"All good things are wild and free." --Henry David Thoreau

Tuesday, October 30, 2012


The faint trail across Kilauea Iki in Volcanoes National Park. Credit: Hawaiigaga.com


On our recent visit to the Big Island of Hawai’i, my geology-loving husband was intrigued at the sight of tiny toy-like hikers crawling across the black floor of Kilauea Iki crater, as we stood with our three-year-old on the uppermost edge of a massive volcanic crater in Volcanoes National Park. Try to imagine it: several hundred feet deep, two and a half miles wide, and about half a mile wide, like Satan’s dirty bathtub with all the water gone. However, where we stood, Kilauea Iki Overlook on the Crater Rim Drive, a frenetic road for tourists to quickly gather the mind-blowing sights of this national park, it seemed like only special people got to hike here.
I admit, the thin grey trail across the caldera seemed pretty cool. Then my husband and I looked down at our daughter, playing with pebbles beside tourists snapping photos. 
“G-Beans,” we said, addressing her by nickname, “wanna go down there?”
Taking her lack of protestation as a positive sign (and boy were we delusional), we decided that yes, we’d enter Kilauea Iki the next morning. An informational placard at Kilauea Iki Overlook warned that the descent into the crater was 400 feet (122 m), the height of a 40-story skyscraper. For city folks, that's small potatoes.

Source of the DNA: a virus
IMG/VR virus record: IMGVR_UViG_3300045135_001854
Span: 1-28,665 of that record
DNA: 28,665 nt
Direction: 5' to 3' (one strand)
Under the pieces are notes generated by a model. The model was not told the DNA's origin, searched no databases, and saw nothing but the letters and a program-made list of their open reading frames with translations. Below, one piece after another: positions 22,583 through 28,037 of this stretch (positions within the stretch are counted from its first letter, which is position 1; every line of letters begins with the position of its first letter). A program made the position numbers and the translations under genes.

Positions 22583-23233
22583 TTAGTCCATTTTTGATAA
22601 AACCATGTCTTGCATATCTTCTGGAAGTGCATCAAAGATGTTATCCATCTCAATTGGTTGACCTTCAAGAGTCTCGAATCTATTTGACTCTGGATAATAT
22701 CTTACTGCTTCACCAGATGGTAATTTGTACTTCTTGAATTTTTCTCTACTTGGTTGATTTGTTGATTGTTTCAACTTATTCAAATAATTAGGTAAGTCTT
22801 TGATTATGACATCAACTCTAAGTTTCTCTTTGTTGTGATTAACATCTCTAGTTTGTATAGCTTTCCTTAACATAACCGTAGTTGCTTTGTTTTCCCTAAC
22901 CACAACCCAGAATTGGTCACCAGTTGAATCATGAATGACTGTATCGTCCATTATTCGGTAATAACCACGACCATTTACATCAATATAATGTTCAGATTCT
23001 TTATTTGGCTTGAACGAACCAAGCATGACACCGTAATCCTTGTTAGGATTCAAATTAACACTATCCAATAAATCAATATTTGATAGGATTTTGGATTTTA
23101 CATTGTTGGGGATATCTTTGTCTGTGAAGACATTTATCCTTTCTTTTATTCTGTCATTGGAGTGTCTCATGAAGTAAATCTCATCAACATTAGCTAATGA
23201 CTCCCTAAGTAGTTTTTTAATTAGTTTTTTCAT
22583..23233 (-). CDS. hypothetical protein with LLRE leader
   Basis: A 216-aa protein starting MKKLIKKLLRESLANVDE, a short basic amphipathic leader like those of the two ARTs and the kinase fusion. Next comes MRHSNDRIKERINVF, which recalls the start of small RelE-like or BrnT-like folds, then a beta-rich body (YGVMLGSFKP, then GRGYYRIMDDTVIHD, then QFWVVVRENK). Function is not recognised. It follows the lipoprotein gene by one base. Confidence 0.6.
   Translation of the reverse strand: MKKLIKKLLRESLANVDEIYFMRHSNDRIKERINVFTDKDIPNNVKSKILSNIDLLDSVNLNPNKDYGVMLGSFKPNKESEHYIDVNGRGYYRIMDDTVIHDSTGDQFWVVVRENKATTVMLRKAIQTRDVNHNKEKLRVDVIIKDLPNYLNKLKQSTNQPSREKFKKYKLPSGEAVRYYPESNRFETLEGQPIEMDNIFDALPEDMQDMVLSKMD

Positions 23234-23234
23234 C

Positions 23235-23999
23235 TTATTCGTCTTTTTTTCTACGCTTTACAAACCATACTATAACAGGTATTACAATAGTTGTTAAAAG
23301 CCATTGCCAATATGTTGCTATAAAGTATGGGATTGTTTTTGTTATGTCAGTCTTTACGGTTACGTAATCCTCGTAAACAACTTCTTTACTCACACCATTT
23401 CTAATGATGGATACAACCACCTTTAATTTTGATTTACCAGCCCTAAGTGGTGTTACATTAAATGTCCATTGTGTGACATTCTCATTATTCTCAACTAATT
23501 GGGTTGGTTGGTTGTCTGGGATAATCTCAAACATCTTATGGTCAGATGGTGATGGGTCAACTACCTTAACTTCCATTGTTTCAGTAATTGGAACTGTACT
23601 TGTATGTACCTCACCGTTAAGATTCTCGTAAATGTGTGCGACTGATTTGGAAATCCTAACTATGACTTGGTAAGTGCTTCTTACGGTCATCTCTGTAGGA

There was a recommended hike of four miles (6.4 km) that took one into the crater, across it, up the opposite side, and along the precipitous edge. It looked great, but we decided it was a hike intended for older kids and adults. 
      Ahh, my husband and I sighed. Just the other day we had driven halfway up Mauna Kea mountain to see the world-renowned astronomical observatories, only to be rebuffed by a ranger who said we couldn't take a child to the top because of the lack of oxygen. But in 12 years, sure, she could go. 

        Here we were, at another great exploratory opportunity on the Big Island. We stood in the shade of tropical trees, looking wistfully down. Perhaps because that blazing sun was out of our eyes, we could think straight. Our wits hadn't melted out of our brains. Yet. 
We decided that the next morning (note how we thought it would nice and cool in the morning, just like in San Francisco), our nuclear family would take the switchback trail dropping off the parking lot by Thurston Lava Tube, hang out on the crater floor for a few minutes, ogle the lava plateau, and go back up the way we came. Easy peezy. 
Would we cross the plateau with a three-year-old? It looked tempting, but no way, Jose.
We’re responsible parents. Sure we like hiking, but are we fifteen-year-olds in the bodies of thirty-eight-year-olds, capable of hijacking a toddler across a volcanic crater?

Pu'u Pua'i, ground zero of Kilauea Iki. Credit: wikipedia